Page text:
Viet-Nam: The First Five Years: An International Symposium

By Richard W. Lindholm | Go to book overview

XI. The Tribesmen

FREDERIC WICKERT56

THE WORLD has heard about the 3,000 primitive tribesmen who, willingly or not, co-operate with the Communists in the highly dramatized struggle that has been going on for so long in the jungles of Malaya. But there has been almost no publicity regarding a tribal problem of far greater magnitude, that of the 500,000 to 700,000 tribesmen of Free Viet-Nam. Also little known are the problems of hundreds of thousands of tribesmen to the north of Free Viet-Nam. Some of these live in Laos and Cambodia, or to the west of Thailand, Burma, and India, while others reside in Red Viet-Nam and even in China itself.

The mountain tribesmen in Free Viet-Nam, along with the Chinese, the large numbers of Cambodians in the Mekong delta, and the near million refugees from the north (perhaps 150,000 of these are Nung tribesmen, fierce fighters from the Viet-Nam-China border) have created problems for the new government of Free Viet-Nam.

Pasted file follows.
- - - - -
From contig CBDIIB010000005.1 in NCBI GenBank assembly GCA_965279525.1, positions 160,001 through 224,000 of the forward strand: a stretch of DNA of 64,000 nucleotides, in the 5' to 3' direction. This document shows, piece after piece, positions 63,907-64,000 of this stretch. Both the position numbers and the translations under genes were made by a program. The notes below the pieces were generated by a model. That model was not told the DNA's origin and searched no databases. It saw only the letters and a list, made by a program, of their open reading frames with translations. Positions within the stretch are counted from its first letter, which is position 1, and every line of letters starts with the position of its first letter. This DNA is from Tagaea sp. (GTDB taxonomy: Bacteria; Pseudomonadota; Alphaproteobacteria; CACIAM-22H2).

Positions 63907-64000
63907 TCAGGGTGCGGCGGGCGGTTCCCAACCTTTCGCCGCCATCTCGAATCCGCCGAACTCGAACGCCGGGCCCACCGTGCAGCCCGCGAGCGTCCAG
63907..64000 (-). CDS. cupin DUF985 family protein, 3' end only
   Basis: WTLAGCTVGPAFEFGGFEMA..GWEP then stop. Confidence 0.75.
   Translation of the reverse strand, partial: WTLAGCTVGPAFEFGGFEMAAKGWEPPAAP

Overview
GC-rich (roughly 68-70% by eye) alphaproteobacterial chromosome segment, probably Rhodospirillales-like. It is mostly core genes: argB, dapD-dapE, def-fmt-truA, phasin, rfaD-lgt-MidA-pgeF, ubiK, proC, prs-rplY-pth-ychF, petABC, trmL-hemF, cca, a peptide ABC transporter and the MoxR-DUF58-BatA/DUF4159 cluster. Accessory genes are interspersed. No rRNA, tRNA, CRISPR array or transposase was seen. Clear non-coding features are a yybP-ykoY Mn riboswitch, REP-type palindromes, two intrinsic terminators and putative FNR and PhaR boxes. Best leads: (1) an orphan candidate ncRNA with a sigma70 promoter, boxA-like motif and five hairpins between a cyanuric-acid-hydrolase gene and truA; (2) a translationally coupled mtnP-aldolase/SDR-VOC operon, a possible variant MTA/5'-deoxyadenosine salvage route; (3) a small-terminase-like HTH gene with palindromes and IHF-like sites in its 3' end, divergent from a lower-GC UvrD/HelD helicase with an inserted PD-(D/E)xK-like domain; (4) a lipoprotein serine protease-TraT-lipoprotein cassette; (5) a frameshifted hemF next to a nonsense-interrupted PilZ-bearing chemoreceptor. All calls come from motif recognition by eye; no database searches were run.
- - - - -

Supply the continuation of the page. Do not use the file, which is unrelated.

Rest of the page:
The Vietnamese tend to look on the mountain tribesmen as inferior, uncivilized, lazy, and wastefully occupying much good land. They usually refer to a tribesman as moi, which means savage. At the same time, the Vietnamese, accustomed to the crowded, flat rice lands and to cities, tend to be a little afraid of the tribesmen and regard the thinly populated mountainous country where they live as inhospitable.

On the other hand, the tribesmen consider the Vietnamese as a force that may lead to their eventual extermination. The Vietnamese are settling on their lands, with the best lands going first, and the tribesmen see themselves starved to death. They feel that the Vietnamese are letting diseases, such as smallpox, kill them off. Too, they feel that the Vietnamese are trying to force them to give up their culture.

The Communists are another group involved in the Vietnamese tribesmen problem. The tribesmen's country merges into that of fellow tribesmen who live north of the 17th parallel, in Red Viet-Nam. There are only paths through the otherwise trackless jungle and mountains where the 17th parallel runs, although some roads are being built. Communist infiltrators could, and have, come down these paths to spread propaganda among the frustrated tribesmen. It has long been conceded that one obvious route of attack on Free Viet-Nam would be through these jungles.

No doubt the Communists estimate that the tribesmen, if not enthusi-

____________________
56
Professor of Psychology, Michigan State University. Historical references have come from French sources, particularly Bulletin de la Societé des Études Indochinoises. Other information comes from the personal experiences of the author and his colleagues in the Michigan State University Group and other American organizations in Free Viet-Nam.

-126-

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